As Surviving Mars — Paradox Interactive and Haemimont Games’ clever twist on the city-building game — celebrates its three-year anniversary today, it’s getting a new lease on life in the form of a new developer (Abstraction Games), a new expansion coming later this year, and two new updates dropping today (a free tourism update and a paid buildings pack). And did I mention the game itself is free?
Head over to the Epic Games store, where you’ll be able to purchase the basic version of Surviving Mars for the low price of nothing. You have until March 19 to take advantage of the deal, at which point the price will likely bump back up to its regular $40. You don’t want to miss out — I’ve put 44 hours of my life toward transforming Mars into a habitable environment, and I feel I haven’t even scratched the surface of what the game as to offer.
And if you really sink some time into the game between now and then, you’ll be able to pick up its expansion packs on a discount, too:
You don’t need them to get started, though. You’ll spend plenty of time figuring out how Mars infrastructure works in your few playthroughs. Consider grabbing the expansions once you’ve optimised a plan and are ready to tackle more twists and challenges; otherwise, if you give up because Mars is a pretty hostile environment, you won’t be out any cash.
The first mods you’ll want for Mars
Speaking of, Surviving Mars supports modding, and there are a few you might want to consider picking up even for your first playthrough. This is super-easy to do if you buy the game on Steam; otherwise, you’ll want to use the in-game mod manager or grab Nexus’ Vortex mod manager to keep track of everything, since the Epic Games store doesn’t natively support mods for the game.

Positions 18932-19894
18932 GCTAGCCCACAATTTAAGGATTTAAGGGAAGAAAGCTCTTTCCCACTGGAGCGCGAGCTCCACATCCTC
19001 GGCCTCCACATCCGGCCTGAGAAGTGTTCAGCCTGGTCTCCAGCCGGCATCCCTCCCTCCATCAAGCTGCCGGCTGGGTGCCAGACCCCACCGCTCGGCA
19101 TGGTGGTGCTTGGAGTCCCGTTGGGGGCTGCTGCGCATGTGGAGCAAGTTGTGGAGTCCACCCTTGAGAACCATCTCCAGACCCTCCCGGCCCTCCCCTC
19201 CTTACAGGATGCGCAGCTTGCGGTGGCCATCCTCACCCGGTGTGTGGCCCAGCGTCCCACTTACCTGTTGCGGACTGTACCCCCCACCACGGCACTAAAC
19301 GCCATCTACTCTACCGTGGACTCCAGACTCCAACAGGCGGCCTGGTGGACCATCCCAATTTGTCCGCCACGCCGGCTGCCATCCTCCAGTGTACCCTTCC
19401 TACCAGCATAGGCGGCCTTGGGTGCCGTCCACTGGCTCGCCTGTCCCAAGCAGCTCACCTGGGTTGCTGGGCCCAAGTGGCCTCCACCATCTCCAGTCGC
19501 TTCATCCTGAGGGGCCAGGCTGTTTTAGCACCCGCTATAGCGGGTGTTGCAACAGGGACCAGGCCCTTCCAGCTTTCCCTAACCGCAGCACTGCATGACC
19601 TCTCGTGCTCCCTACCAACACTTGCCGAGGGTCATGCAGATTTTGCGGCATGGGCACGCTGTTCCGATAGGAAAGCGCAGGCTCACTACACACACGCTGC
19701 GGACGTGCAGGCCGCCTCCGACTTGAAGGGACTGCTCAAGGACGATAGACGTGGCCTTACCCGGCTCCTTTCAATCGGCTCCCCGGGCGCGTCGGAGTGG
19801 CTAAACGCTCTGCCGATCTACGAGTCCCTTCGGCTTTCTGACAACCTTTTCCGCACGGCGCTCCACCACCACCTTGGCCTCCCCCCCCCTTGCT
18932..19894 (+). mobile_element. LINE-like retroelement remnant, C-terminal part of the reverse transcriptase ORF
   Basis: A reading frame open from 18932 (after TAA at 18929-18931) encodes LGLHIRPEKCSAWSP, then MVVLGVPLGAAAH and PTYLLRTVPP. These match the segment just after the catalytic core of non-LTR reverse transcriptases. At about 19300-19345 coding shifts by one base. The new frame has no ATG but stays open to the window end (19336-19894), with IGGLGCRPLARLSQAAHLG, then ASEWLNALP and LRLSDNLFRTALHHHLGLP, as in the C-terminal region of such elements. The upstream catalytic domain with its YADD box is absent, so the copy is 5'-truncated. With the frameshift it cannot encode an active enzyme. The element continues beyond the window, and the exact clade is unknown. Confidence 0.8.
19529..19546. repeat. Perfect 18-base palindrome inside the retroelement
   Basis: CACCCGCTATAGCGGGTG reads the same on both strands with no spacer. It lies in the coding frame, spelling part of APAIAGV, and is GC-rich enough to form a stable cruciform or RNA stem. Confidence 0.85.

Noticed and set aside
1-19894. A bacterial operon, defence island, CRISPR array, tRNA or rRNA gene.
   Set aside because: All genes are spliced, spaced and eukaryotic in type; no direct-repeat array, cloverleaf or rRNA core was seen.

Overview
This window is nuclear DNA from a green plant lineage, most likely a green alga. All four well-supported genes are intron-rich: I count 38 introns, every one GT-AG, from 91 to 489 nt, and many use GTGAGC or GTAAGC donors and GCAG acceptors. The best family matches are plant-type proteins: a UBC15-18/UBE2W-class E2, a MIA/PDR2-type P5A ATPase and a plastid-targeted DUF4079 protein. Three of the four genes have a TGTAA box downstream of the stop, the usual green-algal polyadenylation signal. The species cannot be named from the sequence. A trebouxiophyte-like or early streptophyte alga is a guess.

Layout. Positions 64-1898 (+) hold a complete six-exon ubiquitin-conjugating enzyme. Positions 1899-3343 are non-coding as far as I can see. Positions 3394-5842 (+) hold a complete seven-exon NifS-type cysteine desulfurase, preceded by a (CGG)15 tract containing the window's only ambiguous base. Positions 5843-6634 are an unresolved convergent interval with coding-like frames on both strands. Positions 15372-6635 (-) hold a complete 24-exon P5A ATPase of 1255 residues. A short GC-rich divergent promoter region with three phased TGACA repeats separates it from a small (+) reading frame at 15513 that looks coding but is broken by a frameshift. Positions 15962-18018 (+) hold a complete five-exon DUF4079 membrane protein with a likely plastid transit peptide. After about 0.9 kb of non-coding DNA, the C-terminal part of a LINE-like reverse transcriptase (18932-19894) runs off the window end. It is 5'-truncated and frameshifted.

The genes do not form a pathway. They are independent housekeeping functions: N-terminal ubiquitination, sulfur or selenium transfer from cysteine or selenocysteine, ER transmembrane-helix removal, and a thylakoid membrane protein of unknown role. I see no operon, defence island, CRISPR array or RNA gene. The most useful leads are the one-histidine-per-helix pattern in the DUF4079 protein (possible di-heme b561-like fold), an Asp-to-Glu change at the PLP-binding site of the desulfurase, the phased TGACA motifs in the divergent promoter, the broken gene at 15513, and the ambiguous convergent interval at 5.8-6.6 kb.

Were I playing again — and I probably will, once the new expansion drops / if I ever get tired of Dyson Sphere Program — here are the mods I’d use on Mars:
Most of ChoGGi’s QoL mods: ChoGGi has released a ton of different mods for Surviving Mars, and a number of them won’t make any sense to you unless you’ve played the game a little bit. Once you’re ready to get started modding, I’d check out the quality-of-life collection first; mods that will improve your gameplay experience without allowing you to cheat. You still want some kind of Martian challenge, right?
However, you can get started with this one, which disables the annoying “Welcome to Mars!” voiceover when you’re starting a new game. And this one, which gives you a little drone flying near you to keep you company. Mars can get lonely (at least, at first).
The Pause on Load mod is great, too, in case you want to launch the game and step away to get a coffee or take a bio break while it loads. I also like the Better Zoom Distance mod, which lets you, well, zoom out a lot more than the game allows you to by default. It’s great for base planning or if you just want to sit back and admire your work. While you’re at it, grab the NASA Logo mod, so you can pretty up your rockets with a brand-safe image.
If you really want to transform your game, check out Silva’s mod collection. Some of these new buildings and tweaks feel a little cheat-y, so I recommend going for them after you’ve had a few “hard” playthroughs — otherwise known as, “suffering through your first few attempts to survive Mars when you have no idea what you’re doing.” Once you’re past that point and you’re really starting to care about your stats, a mod like Infobar More Info can help you really optimise your spartan Martian life.
Drone Load Rebalancing is a great way to automatically assign your mechanical helpers to areas that need more help and away from those that don’t. (You’ll get what I mean once you’ve played the game a little bit and found yourself dealing with tedious busywork like this manually.) And while you’re at it, grab Less Clicking for Mass Resupply, too, and live the easy life on Mars. Which reminds me, you’ll want better Martian radio stations to listen to, too.